Government 'will exclude small firms' in contracts
NEW Government rules on the tendering and awarding of public contracts will exclude small businesses, the Small Firms Association (SFA) warned.
The organisation's chairman said the Government's new policies for deciding which bidders should win public contracts have the potential to eliminate small businesses from the tendering process. The rules, which seek to save taxpayers €500m, emphasise cost-saving and electronic transactions.
"In its pursuit of the cheapest price, the Government is neglecting the fact that this will not deliver either the quality, cost-in-use savings or service levels it desires – but will result in lost jobs," said SFA chairman AJ Noonan.
He was speaking at the organisation's annual lunch in the former Burlington Hotel in Dublin, now trading as a Hilton DoubleTree Hotel. The SFA also called for better access to credit for small firms in addition to a fairer public procurement system.
"Access to credit is still one of the biggest issues for small firms," said Mr Noonan. One in four small firms still finds it hard to access credit, according to research from his organisation.
"Both AIB and Bank of Ireland claim they have a huge approval rate for loan applications from businesses, but there is shockingly low draw-down levels.
"This is because the price and terms and conditions attached to these loans are just not feasible. There's no point approving a loan if what you are offering is not actually going to be any use to the consumer." He called on the Government to establish a new state-owned bank aimed solely at lenders, modelled on the now-defunct Agricultural Credit Corporation.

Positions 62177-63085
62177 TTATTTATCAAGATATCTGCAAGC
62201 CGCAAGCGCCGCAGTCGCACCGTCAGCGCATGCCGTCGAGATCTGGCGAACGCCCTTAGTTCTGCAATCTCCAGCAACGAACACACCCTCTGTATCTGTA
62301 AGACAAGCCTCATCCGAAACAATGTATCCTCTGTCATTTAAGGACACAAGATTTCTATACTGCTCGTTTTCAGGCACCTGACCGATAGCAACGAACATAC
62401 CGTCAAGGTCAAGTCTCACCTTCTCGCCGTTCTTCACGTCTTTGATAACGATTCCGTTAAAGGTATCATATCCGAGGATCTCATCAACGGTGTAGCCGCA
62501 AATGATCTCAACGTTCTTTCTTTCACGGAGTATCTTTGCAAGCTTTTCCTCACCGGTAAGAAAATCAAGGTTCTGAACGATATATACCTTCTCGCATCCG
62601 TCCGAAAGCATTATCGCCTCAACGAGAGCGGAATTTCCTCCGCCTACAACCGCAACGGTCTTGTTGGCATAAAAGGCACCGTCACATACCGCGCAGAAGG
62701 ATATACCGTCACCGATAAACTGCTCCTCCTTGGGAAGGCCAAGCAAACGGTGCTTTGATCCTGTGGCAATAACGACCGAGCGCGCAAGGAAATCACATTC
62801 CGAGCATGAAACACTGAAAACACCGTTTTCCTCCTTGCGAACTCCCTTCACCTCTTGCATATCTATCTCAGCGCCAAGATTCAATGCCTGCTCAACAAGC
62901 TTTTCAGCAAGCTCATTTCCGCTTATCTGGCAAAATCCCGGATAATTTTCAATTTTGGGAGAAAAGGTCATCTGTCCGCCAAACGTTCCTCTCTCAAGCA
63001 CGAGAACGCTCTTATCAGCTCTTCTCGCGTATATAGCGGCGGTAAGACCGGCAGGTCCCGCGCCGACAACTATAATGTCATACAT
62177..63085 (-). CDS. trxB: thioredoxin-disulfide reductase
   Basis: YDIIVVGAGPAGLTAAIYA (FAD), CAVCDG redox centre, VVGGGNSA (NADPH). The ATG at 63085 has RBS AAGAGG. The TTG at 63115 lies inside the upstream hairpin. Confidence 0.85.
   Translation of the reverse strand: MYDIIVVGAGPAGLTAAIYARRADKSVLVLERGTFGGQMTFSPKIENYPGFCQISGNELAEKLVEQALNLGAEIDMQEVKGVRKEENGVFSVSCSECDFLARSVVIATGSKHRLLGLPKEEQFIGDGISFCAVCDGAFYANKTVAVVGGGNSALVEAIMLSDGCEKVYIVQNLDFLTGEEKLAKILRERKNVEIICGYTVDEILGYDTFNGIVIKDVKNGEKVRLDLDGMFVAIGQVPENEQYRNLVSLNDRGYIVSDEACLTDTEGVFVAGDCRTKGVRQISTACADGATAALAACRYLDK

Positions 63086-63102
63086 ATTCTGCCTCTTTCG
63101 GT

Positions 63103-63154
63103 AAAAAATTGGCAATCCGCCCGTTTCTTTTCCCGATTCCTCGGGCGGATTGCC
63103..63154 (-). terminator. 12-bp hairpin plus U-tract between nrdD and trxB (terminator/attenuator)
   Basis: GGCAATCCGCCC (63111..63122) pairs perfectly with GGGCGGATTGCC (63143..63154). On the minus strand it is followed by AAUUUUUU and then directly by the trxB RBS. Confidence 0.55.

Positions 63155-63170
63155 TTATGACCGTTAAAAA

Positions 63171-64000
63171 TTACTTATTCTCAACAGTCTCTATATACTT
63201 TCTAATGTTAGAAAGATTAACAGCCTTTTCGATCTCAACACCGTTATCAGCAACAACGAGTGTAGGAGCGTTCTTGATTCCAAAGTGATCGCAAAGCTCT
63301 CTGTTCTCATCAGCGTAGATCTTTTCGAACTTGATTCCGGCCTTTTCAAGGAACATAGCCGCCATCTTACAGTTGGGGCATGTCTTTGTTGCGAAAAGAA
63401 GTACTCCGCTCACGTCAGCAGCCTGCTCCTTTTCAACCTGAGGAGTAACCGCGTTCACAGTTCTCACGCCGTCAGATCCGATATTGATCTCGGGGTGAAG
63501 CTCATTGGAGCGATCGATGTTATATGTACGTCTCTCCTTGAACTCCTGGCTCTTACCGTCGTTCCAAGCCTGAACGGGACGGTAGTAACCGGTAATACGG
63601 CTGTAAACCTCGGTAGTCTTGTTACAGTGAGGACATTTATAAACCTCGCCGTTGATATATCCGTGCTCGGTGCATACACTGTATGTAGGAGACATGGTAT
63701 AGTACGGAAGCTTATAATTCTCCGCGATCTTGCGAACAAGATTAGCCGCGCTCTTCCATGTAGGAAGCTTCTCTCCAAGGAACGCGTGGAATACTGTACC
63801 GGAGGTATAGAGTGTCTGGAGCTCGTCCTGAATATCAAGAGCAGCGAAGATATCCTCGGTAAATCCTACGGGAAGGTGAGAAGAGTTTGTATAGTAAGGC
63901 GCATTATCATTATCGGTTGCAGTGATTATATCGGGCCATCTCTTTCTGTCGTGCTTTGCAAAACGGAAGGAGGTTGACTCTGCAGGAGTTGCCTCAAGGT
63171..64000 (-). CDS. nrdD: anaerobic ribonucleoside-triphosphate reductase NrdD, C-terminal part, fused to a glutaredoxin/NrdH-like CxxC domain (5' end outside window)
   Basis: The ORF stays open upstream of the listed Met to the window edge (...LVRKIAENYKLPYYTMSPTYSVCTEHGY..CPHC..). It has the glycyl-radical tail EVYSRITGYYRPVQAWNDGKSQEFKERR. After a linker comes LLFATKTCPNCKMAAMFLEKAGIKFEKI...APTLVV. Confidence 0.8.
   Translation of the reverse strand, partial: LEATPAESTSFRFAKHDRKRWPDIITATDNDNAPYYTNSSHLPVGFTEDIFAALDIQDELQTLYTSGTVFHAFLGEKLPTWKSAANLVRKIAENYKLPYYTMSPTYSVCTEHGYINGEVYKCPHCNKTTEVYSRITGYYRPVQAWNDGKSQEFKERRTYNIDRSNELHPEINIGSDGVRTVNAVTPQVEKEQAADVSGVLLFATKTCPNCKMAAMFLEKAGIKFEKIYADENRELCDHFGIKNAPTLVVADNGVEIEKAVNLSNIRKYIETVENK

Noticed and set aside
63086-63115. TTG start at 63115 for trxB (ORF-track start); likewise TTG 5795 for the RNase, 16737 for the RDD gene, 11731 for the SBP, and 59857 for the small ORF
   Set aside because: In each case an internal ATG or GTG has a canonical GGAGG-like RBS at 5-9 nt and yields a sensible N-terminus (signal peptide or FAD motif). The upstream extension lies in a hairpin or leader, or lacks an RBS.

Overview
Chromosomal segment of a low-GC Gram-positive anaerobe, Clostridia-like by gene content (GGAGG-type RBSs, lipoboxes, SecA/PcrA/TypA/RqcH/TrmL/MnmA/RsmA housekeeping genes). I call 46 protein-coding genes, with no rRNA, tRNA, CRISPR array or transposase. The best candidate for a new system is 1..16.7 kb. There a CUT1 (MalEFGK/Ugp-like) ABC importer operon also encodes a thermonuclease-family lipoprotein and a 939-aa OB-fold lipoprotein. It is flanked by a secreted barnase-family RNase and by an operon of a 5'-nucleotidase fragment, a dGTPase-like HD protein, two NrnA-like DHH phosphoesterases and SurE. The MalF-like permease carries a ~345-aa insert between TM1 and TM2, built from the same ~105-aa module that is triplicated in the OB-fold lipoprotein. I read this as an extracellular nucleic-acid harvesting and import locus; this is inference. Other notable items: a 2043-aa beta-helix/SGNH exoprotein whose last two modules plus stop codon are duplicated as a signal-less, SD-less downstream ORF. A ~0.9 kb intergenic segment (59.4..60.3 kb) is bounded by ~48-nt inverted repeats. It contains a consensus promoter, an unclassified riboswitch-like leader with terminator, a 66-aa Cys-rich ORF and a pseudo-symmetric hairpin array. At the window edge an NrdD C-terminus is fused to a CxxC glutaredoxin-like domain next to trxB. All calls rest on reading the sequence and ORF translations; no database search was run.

The SFA also called on the Government to clarify what Ireland's exit from its bailout programme on December 15 will mean for small businesses here.
"Will regained sovereignty mean parity for entrepreneurs and small businesses in accessing finance and credit?" said Mr Noonan.
"Will it mean that our pension contributions will be safe from further levies?"
Transport Minister Leo Varadkar spoke at length at the event, calling among other things for a hike in the point at which Irish people are charged a higher tax rate.
Currently, the higher tax rate of 41pc kicks in on any income above €32,800 for a single person and €45,400 for a married couple or civil partners.
"Irish people are hit with the highest rate of tax even on modest incomes," said Mr Varadkar, who added that these taxes were damaging domestic spending, which is crucial for small firms.